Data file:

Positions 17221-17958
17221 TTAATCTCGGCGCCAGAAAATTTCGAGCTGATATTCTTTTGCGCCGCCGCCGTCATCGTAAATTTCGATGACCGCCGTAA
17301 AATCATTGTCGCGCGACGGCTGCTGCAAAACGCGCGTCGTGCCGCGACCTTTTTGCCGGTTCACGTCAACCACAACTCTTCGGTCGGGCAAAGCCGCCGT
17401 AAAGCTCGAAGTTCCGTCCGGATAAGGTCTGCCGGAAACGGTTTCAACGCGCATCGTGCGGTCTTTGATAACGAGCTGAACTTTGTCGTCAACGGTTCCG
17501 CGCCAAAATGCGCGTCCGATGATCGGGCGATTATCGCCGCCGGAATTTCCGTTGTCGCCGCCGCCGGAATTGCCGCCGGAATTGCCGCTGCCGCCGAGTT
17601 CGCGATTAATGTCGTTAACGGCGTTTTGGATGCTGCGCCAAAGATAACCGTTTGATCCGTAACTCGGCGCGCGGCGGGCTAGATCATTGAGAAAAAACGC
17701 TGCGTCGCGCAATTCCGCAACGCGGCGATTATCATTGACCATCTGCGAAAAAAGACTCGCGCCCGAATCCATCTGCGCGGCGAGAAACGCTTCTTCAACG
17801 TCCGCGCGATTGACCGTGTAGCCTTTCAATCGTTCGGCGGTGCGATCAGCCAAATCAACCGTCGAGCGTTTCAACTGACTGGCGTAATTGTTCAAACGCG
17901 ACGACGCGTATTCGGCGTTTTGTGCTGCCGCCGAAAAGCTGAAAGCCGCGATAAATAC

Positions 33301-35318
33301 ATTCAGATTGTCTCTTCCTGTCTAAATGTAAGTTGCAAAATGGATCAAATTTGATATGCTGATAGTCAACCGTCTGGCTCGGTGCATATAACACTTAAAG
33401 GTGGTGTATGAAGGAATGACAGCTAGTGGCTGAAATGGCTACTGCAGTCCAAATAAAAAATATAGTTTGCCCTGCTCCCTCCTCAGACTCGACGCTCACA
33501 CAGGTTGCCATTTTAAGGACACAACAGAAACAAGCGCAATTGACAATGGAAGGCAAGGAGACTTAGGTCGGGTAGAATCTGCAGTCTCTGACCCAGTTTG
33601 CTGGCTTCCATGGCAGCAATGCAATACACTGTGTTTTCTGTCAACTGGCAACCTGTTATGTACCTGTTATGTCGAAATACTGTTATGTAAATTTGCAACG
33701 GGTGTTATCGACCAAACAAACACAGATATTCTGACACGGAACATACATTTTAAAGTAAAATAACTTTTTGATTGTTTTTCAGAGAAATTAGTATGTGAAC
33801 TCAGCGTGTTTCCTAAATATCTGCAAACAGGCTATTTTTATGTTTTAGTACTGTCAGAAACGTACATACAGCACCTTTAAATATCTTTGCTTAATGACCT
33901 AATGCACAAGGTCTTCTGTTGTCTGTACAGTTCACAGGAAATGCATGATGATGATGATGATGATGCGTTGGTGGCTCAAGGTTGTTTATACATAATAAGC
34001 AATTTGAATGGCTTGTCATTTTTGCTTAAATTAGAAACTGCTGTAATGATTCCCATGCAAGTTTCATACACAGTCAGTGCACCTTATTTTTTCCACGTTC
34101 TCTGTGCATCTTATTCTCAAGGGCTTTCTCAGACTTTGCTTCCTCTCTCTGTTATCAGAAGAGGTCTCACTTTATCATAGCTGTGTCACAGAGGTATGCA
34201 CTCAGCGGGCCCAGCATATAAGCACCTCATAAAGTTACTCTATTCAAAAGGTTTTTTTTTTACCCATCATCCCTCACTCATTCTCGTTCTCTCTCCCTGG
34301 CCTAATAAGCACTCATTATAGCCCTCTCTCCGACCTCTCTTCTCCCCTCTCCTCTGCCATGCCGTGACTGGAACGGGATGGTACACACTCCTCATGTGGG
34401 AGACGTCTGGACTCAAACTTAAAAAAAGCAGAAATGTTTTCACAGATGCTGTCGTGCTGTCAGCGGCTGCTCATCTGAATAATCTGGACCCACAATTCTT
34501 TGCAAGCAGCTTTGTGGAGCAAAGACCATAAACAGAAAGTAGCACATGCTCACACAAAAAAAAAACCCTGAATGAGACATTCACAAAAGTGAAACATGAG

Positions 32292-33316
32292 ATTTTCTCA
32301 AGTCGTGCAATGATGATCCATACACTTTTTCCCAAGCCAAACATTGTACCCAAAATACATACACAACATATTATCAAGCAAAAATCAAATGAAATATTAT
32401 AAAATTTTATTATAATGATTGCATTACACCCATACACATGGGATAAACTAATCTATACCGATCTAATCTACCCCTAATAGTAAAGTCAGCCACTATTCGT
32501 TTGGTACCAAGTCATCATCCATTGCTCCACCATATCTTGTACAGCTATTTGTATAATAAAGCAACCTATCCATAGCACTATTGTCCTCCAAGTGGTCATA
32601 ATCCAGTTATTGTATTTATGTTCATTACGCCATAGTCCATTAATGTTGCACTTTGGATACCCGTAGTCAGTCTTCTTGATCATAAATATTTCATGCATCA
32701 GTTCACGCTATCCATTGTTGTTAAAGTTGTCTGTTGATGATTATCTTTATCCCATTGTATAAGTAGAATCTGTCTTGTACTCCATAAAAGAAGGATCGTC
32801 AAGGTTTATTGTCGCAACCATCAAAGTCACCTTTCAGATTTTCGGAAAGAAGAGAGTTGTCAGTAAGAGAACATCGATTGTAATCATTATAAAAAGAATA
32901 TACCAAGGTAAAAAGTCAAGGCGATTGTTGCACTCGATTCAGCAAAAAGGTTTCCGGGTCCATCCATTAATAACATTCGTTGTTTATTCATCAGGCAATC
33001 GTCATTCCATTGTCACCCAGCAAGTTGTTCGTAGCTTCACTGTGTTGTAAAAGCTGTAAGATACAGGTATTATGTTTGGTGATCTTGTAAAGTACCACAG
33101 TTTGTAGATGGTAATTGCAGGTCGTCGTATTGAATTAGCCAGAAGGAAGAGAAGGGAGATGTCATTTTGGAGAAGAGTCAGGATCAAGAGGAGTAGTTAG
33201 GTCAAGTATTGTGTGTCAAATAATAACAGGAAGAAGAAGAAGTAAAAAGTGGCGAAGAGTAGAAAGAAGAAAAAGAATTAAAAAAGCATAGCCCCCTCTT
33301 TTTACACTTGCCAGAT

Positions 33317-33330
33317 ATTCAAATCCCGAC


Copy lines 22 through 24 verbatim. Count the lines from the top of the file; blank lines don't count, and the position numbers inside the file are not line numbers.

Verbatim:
34401 AGACGTCTGGACTCAAACTTAAAAAAAGCAGAAATGTTTTCACAGATGCTGTCGTGCTGTCAGCGGCTGCTCATCTGAATAATCTGGACCCACAATTCTT
34501 TGCAAGCAGCTTTGTGGAGCAAAGACCATAAACAGAAAGTAGCACATGCTCACACAAAAAAAAAACCCTGAATGAGACATTCACAAAAGTGAAACATGAG

Positions 32292-33316